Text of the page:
Contré-amiral Zépherin Alexander Antoine Schwerer, Chief of the Division of Patrols, Bretagne, to Rear Admiral William B. Fletcher, Commander, United States Patrol Squadrons Operating in French Waters
Memorandum – for the Squadron Commander, American Patrol vessels.
From the C. D. P. B.
In reply to your letter of 10th September (423 A/A) the following suggestions of the C. D. P. B. are transmitted upon the subject of the formation of Convoys for America.
Brest is the port which is recommended for the formation of such convoys. Quiberon is suggested in the telegram of Admiral Sims offers too few resources to permit it to be relied upon for the purposes in question. The roadstead of Brest on the contrary offers sufficient space, well protected from the sea, and possessing resources which may be needed by ships. It is further the most Westerly point of France, and ships sailing from there remain the shortest time in the dangerous zone.
The coast convoys are able to arrive and depart with all the security possible from Brest.
It remains to decide certain questions:
1. It will be necessary to assign an anchorage in the roadstead to assemble vessels preliminary to departure for America, after the question has been studied and with the approval of the Prefet Maritime.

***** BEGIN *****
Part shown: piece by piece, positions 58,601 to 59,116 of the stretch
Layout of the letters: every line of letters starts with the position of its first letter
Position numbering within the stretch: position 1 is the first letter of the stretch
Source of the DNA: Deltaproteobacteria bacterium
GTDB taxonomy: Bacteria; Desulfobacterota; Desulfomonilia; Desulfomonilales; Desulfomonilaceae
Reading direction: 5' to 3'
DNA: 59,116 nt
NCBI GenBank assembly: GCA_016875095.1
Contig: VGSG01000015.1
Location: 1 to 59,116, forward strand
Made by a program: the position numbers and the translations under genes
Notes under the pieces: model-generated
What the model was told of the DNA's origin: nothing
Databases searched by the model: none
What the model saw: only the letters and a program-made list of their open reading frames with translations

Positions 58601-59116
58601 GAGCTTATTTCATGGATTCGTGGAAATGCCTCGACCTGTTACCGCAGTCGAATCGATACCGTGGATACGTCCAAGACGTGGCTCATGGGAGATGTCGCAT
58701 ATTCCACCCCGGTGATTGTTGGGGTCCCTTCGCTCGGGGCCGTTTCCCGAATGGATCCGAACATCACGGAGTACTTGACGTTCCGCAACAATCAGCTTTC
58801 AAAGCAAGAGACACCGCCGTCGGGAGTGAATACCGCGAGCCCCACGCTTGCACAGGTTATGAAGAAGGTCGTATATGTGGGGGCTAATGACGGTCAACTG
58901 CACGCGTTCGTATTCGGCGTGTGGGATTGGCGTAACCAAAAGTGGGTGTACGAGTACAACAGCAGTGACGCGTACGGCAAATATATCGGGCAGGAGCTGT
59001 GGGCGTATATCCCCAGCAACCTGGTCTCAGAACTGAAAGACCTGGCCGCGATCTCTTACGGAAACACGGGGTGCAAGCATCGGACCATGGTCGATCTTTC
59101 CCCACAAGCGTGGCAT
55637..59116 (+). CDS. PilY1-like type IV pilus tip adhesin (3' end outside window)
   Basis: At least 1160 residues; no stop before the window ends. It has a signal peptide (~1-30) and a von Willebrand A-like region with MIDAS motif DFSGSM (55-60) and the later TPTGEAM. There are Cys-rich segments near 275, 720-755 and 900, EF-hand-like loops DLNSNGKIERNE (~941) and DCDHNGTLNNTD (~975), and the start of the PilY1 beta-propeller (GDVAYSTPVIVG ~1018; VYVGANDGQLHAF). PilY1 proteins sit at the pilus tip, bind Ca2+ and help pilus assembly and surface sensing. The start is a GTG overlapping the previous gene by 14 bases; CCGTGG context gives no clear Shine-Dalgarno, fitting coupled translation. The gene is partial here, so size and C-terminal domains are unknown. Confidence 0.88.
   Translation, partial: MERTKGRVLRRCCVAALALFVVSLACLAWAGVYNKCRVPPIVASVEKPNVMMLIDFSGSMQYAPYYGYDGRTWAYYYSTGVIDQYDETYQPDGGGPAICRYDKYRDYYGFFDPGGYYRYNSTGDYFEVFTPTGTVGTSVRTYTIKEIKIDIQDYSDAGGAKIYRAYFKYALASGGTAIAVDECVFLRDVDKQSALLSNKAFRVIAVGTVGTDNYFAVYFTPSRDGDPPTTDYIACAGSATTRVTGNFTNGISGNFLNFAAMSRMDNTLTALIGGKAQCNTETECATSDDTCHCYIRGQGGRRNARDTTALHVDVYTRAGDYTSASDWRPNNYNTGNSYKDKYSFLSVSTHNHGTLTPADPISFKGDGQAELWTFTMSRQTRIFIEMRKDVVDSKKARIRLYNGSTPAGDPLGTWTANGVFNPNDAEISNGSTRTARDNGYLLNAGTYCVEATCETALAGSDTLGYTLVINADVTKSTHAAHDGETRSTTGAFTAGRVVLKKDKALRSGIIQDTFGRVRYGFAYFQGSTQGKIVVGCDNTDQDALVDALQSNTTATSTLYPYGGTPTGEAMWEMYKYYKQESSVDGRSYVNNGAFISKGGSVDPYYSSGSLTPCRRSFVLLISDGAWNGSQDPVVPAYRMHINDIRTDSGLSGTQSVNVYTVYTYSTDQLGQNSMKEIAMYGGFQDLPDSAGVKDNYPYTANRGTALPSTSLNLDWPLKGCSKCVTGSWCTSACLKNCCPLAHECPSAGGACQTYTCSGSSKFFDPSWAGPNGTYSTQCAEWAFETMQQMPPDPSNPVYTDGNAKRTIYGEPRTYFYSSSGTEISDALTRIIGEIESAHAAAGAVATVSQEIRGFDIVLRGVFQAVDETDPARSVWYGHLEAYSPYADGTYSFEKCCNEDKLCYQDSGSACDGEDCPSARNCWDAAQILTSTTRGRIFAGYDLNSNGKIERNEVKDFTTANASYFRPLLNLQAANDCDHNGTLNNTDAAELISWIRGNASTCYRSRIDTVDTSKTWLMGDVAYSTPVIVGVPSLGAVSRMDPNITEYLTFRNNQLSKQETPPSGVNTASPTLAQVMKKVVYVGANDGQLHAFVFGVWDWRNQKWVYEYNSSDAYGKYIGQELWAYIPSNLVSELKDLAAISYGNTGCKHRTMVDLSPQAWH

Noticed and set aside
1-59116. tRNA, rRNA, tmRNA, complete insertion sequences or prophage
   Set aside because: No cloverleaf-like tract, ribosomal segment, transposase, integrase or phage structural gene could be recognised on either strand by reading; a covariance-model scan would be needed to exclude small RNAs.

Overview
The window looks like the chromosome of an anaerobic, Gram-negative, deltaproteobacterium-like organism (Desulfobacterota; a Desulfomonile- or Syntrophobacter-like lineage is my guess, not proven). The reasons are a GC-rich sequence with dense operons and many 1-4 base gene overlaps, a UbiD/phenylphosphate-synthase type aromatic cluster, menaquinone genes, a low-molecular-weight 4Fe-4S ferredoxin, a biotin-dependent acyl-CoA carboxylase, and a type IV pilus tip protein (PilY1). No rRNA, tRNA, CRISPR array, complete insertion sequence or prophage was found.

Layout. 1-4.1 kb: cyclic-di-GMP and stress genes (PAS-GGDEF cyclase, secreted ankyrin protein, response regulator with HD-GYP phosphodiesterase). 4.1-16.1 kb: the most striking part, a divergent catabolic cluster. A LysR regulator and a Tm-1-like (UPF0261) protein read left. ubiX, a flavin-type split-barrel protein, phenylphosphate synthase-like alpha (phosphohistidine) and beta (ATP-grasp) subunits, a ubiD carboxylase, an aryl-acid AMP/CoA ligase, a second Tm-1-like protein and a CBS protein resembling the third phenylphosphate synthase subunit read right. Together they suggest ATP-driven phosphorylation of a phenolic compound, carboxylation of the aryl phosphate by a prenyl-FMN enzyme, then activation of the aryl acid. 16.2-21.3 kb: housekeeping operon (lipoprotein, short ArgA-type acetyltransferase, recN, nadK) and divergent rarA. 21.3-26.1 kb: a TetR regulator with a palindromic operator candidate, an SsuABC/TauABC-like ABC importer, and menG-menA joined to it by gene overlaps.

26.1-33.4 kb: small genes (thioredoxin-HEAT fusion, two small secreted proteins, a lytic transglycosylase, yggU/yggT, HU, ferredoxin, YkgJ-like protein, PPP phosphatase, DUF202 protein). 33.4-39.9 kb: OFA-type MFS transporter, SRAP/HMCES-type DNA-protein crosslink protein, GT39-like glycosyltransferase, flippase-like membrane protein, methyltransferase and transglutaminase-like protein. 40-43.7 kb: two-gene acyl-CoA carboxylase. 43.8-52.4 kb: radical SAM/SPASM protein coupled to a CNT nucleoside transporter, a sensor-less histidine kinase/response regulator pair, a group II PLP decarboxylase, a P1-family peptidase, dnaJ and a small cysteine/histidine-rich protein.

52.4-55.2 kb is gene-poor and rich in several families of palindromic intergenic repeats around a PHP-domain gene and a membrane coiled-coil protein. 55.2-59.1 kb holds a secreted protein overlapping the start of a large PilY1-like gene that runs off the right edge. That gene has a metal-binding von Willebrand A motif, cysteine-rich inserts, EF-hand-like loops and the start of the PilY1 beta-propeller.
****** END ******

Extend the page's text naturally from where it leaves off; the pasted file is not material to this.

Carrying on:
2. It will be necessary to base upon Brest a sufficient number of suitable vessels to assure escorts. The destroyers expected soon could well be employed in this service but there are not enough of them.
The protection of convoys coming from American should continue to be assured as at present, the destroyers coming from Queenstown tak
eing ships at sea and conducting them to the coast to be piloted to their destination by French Patrol vessels. Upon this subject it will be necessary to know if the procedure proposed to Admiral Sims in your letter of 25 August has been approved.
Brest 11 September 1917.
P. O. L’Enseigne de Vaisseau,
Offic<er> de Liaison.
Source Note: Cy, DNA, RG 125, Entry 30, Box 246. This document was an exhibit in the court of enquiry on Fletcher that took place in 1920. In the inquest, this exhibit was introduced during Fletcher’s cross-examination concerning whether Fletcher had acted appropriately given the level of dissatisfaction expressed by VAdm. William S. Sims, Commander, United States Naval Forces Operatingin European Waters, and Adm. William S. Benson, Chief of Naval Operations, concerning the lack of escorts for U.S. transports and supply ships sailing to and from France.